Spread Trading - Spreads are transactions between two points on the grid, the source where the power comes from, and the sink, where the power is going. Spreads are bid into the day-ahead market and settled in the real-time market Essentially, they are bids on whether the congestion cost will be higher or lower in the day-ahead market than the real-time market. Spreads are only an option in PJM (Up to Congestion) and ERCOT (Point to Point). (See Also: Energy Trading & Investing)
Step-up & Step-down Transformers - Transformers utilize alternating current and iron coils to increase or decrease the voltage of electricity to prepare it for transmission lines or for delivery to the end user.
Summer/ Winter Capacity - The maximum capacity of a generator in the summer or winter. This is based on the actual generation, not the ideal conditions.
Supply and demand - Economic commodity relationship between the volume the producers want to sell and the quantity consumers wish to buy.
Steam Turbines - Steam turbines use fuel to heat liquid, transforming it into steam. The steam rotates a turbine connected to an electromagnetic generator that produces electricity.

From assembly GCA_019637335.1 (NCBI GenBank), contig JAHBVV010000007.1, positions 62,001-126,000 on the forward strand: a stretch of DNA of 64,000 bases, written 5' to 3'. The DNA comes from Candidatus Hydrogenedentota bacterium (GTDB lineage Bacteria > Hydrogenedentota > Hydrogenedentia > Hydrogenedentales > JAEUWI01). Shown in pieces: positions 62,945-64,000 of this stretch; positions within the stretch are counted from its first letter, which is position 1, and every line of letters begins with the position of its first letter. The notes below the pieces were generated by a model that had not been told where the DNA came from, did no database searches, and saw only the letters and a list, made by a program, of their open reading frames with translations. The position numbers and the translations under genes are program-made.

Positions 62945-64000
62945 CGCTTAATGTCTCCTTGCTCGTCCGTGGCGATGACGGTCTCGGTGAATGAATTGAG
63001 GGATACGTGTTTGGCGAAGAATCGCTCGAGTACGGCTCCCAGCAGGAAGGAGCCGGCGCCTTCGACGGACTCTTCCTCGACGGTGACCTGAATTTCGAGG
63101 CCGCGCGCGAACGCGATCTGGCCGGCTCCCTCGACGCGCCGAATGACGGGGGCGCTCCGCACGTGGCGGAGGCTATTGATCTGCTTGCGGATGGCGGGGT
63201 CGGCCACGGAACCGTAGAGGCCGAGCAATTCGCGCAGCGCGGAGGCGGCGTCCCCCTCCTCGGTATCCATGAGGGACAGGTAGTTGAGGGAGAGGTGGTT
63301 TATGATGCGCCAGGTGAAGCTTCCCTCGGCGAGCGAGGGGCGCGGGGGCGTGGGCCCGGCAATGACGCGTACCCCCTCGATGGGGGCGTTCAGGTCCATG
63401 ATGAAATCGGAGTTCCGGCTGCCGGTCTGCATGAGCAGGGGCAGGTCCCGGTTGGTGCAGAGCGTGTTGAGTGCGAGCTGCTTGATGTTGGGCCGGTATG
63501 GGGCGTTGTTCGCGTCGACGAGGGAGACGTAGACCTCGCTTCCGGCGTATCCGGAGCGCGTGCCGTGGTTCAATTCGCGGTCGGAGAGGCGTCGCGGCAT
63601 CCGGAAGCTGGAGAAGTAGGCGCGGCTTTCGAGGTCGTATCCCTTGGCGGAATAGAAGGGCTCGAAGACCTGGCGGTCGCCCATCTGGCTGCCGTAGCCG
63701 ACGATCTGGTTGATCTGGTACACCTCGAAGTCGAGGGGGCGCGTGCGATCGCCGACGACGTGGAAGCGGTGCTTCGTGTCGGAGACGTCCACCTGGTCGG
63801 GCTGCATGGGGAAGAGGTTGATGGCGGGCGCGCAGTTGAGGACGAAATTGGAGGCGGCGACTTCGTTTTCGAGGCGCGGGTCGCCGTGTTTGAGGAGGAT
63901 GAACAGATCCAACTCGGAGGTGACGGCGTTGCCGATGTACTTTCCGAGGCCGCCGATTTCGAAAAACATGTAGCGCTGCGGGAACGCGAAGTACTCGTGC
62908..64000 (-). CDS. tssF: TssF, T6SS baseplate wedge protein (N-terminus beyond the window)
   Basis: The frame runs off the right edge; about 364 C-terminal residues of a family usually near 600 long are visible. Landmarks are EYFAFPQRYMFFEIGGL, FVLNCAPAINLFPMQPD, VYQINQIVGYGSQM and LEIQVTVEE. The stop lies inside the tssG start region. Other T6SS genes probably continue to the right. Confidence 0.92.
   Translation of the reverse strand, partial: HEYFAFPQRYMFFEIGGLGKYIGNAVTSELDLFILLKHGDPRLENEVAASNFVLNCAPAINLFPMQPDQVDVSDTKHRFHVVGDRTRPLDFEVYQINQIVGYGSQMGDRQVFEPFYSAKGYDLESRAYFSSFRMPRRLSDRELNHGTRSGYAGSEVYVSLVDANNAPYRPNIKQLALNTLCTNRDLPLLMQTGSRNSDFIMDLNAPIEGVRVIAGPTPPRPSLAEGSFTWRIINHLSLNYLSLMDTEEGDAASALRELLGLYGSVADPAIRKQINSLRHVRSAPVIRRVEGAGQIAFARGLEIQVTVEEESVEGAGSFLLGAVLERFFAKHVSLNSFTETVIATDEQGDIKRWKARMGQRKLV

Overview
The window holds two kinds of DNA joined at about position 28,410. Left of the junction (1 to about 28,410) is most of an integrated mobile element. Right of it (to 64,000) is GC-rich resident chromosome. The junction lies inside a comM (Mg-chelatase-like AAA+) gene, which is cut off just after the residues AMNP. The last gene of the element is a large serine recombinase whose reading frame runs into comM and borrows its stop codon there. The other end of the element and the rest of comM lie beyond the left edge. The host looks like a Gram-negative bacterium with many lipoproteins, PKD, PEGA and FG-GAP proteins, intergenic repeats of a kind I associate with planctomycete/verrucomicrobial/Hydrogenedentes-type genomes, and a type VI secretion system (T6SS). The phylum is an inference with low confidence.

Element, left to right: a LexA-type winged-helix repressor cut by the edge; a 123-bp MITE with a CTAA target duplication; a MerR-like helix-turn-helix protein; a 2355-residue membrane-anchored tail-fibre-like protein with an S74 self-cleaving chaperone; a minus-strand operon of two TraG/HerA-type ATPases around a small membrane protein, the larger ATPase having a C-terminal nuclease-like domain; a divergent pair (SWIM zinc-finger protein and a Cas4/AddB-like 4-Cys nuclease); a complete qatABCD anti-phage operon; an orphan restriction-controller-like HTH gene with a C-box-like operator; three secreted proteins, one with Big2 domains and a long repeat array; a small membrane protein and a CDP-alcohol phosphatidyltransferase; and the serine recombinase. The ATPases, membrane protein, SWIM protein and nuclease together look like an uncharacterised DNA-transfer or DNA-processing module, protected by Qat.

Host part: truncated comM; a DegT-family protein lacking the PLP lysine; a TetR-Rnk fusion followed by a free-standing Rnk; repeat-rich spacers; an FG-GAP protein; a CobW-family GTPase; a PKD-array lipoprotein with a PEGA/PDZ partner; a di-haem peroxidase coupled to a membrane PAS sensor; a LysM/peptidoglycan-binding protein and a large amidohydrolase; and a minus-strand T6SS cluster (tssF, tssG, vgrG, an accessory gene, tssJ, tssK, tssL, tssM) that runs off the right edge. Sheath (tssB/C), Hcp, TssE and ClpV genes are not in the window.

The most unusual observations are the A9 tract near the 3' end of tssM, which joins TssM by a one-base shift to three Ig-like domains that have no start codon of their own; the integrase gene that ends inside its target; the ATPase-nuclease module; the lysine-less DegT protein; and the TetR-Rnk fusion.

Transmission - The use of high voltage power lines to transport electricity across long distances. The transmission system is analogous to the US highway system.
Transmission Congestion Contract (TCC) - The name for Financial Transmission Rights in NYISO.
Transmission Congestion Right (TCR) - The name for Financial Transmission Rights in SPP.
Transmission constraints - A transmission constraint occurs when there is too much power flowing across a transmission line. If actions are not taken to alleviate the constraint, damage to the line might occur.
Transmission Lines - Transmission lines are power lines that carry electricity long distances at high voltages.
Vertically integrated utility - Vertically integrated utilities are utilities that own the components of generation, transmission and distribution.
Virtual Trading - Virtual trades are financial trades bid into the day-ahead market, where the bidder does not have the intention or ability to provide supply, or consume load, also called DART trades.
Volatility - The statistical dispersion between the returns in a given market. Volatility often results in big pricing swings. Assets with more volatility are usually considered riskier.